As a producer on “Felony,” Edgerton was involved in many of the casting decisions, which gave him a new perspective as an actor. “I’m really great at making terrible analogies,” Edgerton says with a laugh. “But watching the casting process is like being invited backstage to a magic show.” Like many actors, Edgerton long believed the best actor usually got the role. “When I went behind the camera, it completely demystified and shifted the compass for me. You realize it has nothing to do with who the best actor is—it’s simply about who’s more right for the role. It took a lot of pressure and anguish out of it.” Edgerton recalls a conversation he had with fellow Aussie Peter Weir, director of “The Truman Show” and “Witness,” in which they discussed casting. “He analogized the whole process as the role of the character was a crime, and finding the actor to play the role was finding the perpetrator of the crime,” says Edgerton. “I’m paraphrasing because I’d hate to misquote Peter Weir, but he said that most of the time when you’re casting, you find the most likely suspect. But every now and then, you find an actor who has blood on their hands. Someone who’s just so perfect for the role.”

Edgerton believes he has found a cast of such actors for “Felony,” particularly Wilkinson, who was the first person he had in mind for the role of Carl. “But you never expect you’re going to get what you want,” Edgerton says. “There are some actors who consistently do good work in good movies, and when I see Tom’s name on a film, I can assume it will have a certain quality. So when he signed on, it was like giving us a stamp of approval.” Co-producer Rosemary Blight tells of a text message she received from Edgerton after shooting a confrontational scene between Malcolm and Carl. “Joel’s text said, ‘Tom Wilkinson has just taken this through the roof,’ ” says Blight, who then went down to the set in the middle of the night to watch filming. Edgerton laughs when reminded of the text. “One of the great joys of being able to write something you can make, if you get certain actors you want and love, you’re kind of buying yourself a front row seat to watch them work,” he says. “I bought myself a front row seat to watch Tom Wilkinson, and he’s extraordinary.”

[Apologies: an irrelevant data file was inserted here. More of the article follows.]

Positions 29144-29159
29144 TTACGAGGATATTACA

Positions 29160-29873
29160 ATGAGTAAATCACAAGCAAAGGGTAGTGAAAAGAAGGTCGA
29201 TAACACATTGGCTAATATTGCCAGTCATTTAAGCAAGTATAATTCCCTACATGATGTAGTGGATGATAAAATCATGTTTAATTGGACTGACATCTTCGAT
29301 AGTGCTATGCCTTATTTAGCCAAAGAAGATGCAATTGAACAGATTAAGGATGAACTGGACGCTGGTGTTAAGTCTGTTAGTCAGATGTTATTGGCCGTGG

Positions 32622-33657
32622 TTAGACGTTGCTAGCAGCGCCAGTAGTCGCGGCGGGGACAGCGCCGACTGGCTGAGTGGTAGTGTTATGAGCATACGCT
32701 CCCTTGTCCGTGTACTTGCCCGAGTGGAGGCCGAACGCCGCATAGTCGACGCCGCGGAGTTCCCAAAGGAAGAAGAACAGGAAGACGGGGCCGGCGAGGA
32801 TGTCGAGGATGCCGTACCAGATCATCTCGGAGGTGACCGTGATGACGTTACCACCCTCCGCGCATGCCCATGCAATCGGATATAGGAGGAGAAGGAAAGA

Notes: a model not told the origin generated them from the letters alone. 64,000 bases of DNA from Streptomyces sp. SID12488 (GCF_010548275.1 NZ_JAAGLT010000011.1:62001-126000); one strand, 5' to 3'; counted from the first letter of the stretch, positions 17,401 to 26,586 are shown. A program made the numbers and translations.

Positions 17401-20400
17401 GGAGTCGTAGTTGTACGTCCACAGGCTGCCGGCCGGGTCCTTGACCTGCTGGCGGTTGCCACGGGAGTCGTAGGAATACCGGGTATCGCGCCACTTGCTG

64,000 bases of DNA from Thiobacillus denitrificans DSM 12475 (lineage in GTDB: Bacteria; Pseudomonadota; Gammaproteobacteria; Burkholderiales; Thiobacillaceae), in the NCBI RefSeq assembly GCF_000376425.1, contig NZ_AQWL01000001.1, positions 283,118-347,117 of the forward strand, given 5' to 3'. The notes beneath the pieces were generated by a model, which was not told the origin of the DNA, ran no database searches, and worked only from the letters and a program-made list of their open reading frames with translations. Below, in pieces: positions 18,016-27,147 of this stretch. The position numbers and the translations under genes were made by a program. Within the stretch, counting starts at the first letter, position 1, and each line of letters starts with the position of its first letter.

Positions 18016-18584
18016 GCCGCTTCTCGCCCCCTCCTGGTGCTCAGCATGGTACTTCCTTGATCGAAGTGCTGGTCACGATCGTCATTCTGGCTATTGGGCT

Edgerton is “getting ready to shoot” Ridley Scott’s “Exodus,” in which he plays Rhamses opposite Christian Bale as Moses. But he will take a few days off for the premiere of “Felony” at the Toronto film festival—his first time at the fest. And while he has several films lined up as an actor, “Felony” marks another steppingstone toward his goal of directing his first feature, a psychological thriller he’s written called “Weirdo.” Edgerton will be on the lookout for actors with blood on their hands—though he doubts he’ll be one of them. “I think I’d be too scared to direct my first movie and put myself in the center,” he says. “But as with many things, you can’t say for sure. If I think I could do it without ruining the directing or the performance, I might. But I think I’d like to be able to enjoy directing without worrying what I’m doing in front of the camera.”